1. Religious people are too judgmental
    2. Don’t trust organized religion
    3. Religion too focused on money
    4. Disillusionment with religion
    5. Don’t trust religious leaders

Let’s stop right there and think about the implications of these findings. This tells me that there are a lot of people out there who have been hurt by church, who have been abused, manipulated, or denigrated by people claiming to be Christians. Our neighbors have some deeply-felt pain, and much of it is our fault.

As I said several times in my sermon on Sunday, our Bible has been hijacked. It has become a weapon in the hands of some, and the consequences are that some people have been beaten up, wounded, and bruised.

This should be a wake-up call for us. Fifty years ago, the culture around us was sympathetic to the church. Pastors were seen as civic leaders; Sunday mornings were sacred time, as well as Wednesday evenings; and people kept up a veneer of religiosity in the community. But that’s not the way it is anymore.

The study recommended, in a context such as ours, the following top five ministry or program preferences:
    1. Warm and friendly encounters
    2. Quality of sermons
    3. Adult social activities
    4. Opportunities for volunteering in the community
    5. Holiday programs and activities

Another interesting discovery was that traditional worship ranked #7 in this list, higher than contemporary worship, which came in at #17.

Looking carefully at this list, I believe that KPUMC is uniquely positioned to prosper in this community. Though I can’t speak to #2, I think we do quite well on these top five priorities, with the exception of #3. We still lack in the number of quality adult social activities that we offer, but I believe the Vision Task Force has given us a way to improve in this area.

Ultimately, however, the study fails to identify what is most important about a church, and what a church represents. One of the categories ranked “Life Concerns” for people in our community. Answers included such concerns as “losing weight/diet issues,” “day-to-day financial matters,” and “being successful.” Nowhere did I see the choice, “becoming a disciple of Jesus Christ.”

The one thing that KPUMC has to offer that makes us different from other organizations, non-profits, and institutions is that we help people become disciples of Jesus. We are in the business of transformation, of change, of life formation, of training in the art of becoming like Jesus.

Admittedly, not many people out there would articulate this as a life-goal. I would suggest that’s because they don’t know much about Jesus yet. They must not know about Jesus' sacrificial love, his fierce justice, his courageous opposition to the powers-that-be, his compassionate concern for the marginalized.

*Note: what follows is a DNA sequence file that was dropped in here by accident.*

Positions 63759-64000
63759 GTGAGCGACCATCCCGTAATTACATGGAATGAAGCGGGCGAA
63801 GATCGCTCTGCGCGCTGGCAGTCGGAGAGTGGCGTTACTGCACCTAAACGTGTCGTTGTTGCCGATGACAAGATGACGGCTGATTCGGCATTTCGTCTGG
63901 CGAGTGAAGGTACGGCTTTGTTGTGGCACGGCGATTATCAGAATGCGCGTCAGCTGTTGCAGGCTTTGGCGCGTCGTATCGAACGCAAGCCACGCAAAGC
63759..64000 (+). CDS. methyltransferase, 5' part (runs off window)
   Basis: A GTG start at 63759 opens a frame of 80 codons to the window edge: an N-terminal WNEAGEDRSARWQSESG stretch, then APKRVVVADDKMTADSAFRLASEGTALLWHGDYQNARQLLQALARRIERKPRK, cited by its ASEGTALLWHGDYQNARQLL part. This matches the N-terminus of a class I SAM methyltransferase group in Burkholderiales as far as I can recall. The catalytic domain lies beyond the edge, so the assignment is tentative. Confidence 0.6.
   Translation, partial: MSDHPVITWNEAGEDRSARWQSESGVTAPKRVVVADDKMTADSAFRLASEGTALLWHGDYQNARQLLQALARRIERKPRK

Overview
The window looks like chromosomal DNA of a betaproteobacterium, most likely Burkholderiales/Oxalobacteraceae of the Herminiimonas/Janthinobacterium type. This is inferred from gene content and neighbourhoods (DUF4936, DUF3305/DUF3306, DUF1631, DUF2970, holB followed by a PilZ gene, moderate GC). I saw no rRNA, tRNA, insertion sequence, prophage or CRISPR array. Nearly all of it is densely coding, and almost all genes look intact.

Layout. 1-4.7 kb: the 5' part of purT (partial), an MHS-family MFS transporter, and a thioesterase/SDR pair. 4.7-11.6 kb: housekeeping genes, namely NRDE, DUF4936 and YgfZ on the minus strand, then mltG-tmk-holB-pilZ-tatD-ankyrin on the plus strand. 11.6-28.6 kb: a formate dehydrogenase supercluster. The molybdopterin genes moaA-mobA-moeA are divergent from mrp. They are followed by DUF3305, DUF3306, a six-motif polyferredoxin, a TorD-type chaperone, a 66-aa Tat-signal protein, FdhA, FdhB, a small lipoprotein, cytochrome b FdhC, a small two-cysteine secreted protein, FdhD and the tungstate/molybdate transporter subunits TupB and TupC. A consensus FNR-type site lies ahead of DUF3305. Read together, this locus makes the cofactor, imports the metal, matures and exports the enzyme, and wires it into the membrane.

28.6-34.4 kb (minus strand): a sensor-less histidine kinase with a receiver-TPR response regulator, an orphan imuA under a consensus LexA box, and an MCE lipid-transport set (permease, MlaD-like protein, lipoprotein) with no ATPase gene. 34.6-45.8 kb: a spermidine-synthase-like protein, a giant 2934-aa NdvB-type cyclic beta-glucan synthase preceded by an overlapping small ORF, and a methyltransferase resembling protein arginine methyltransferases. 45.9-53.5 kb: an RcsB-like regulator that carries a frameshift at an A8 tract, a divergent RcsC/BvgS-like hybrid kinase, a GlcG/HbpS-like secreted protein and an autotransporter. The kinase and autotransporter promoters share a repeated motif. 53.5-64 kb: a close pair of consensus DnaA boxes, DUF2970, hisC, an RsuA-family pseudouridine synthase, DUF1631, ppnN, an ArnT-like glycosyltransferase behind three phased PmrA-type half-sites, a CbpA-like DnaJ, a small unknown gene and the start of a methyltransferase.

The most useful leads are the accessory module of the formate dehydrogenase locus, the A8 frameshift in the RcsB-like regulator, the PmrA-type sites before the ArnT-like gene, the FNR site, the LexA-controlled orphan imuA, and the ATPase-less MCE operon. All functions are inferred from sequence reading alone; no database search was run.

Let’s change that, shall we?

Lessons From the World's Worst Missionary

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    As I pointed out in the sermon on Sunday, the figure of Jonah is a caricature. He is a terrible prophet and a petulant little man. I consider him the worst missionary ever!
    That’s why he is such a helpful character to ponder as we consider how to do mission right. Starting next Wednesday night at 6:30 pm, I’ll be leading a class on missions, and attempt to lay out a full theology, strategy, and spirituality for the church as we improve the way we help and serve others.
    But first let’s see what we can learn from Jonah about how not to do missions:

  1. Jonah went alone. Missions is never a solo venture; it’s not meant for Lone Rangers. The first and most glaring problem with Jonah’s travels to Nineveh is that he didn’t take anybody with him. Therefore, there was nobody to support and encourage him, nobody to hold him accountable, nobody to talk common sense to him. When we attempt to do missions all by ourselves, no matter how noble or worthy, we are doomed to fail.
  2. Jonah didn’t learn the language. Did you notice that Jonah makes absolutely no preparation for his mission trip? He didn’t attempt to learn the language, the local culture, or anything else at all about the context to which he was traveling. I have a picture in my mind of Jonah walking through the middle of the city proclaiming, “In forty days, you will be overthrown!” in Hebrew, as people looked on with amusement since they couldn’t understand a word he was saying. The fact that the people and the king ended up being converted by this very brief sermon in a foreign language is a satirical jab at Jonah’s disinterest in actually communicating to the Ninevehites.
  3. Jonah didn’t befriend any Ninevehites. Again, the whole point of the story is that Jonah hated Nineveh. He didn’t want them to experience God’s shalom. That is most obvious by his absolute disregard of the people themselves. He didn’t take any steps to get to know them, understand them, or create friendships.
  4. Jonah viewed himself as superior to the Ninevehites. Obviously, Jonah thought his religion and culture better than Nineveh’s, and he saw himself as going to impose his worldview on that city. This is a subtle and malicious error that Christian missionaries have perpetuated throughout the centuries. Many of the 19th-century, so-called missionaries to Africa, for example, were nothing but Western colonizers, setting the stage for economic exploitation. But we make the same mistake when we view ourselves as superior to those whom we serve.
  5. Jonah was in a hurry. Note that he didn’t care to stick around the city very long. He did the absolute bare minimum of God’s command; he stuck to the letter of the law. Then he left and climbed the mountain to watch the destruction. He wanted immediate results to his missionary activity, and so often, the same is true of our own efforts. The truth about missions is that the most enduring, long-lasting, and best work is done over a long period of time. Short-term mission work is usually just that — short-term, and can be very damaging.

    Imagine how the Book of Jonah would have read if Jonah were a model character, an exemplary prophet. It would have been pretty boring! No big fish, no bean plant, no pouting prophet.
    Instead, we would read of a man who assembled a team of men and women who cared deeply about Nineveh’s history and culture, learned their language, listened to the people in the city, sipped coffee with them in their cafes, received hospitality from them, and lived with them for a long time. Perhaps eventually this team would get around to making suggestions, offering a hand, or building something. But this would only happen after a long period of listening, reflection, prayer, and study.
    Like I said, it wouldn’t be nearly as exciting as the whale story. But it would make a lasting difference toward establishing God’s kingdom.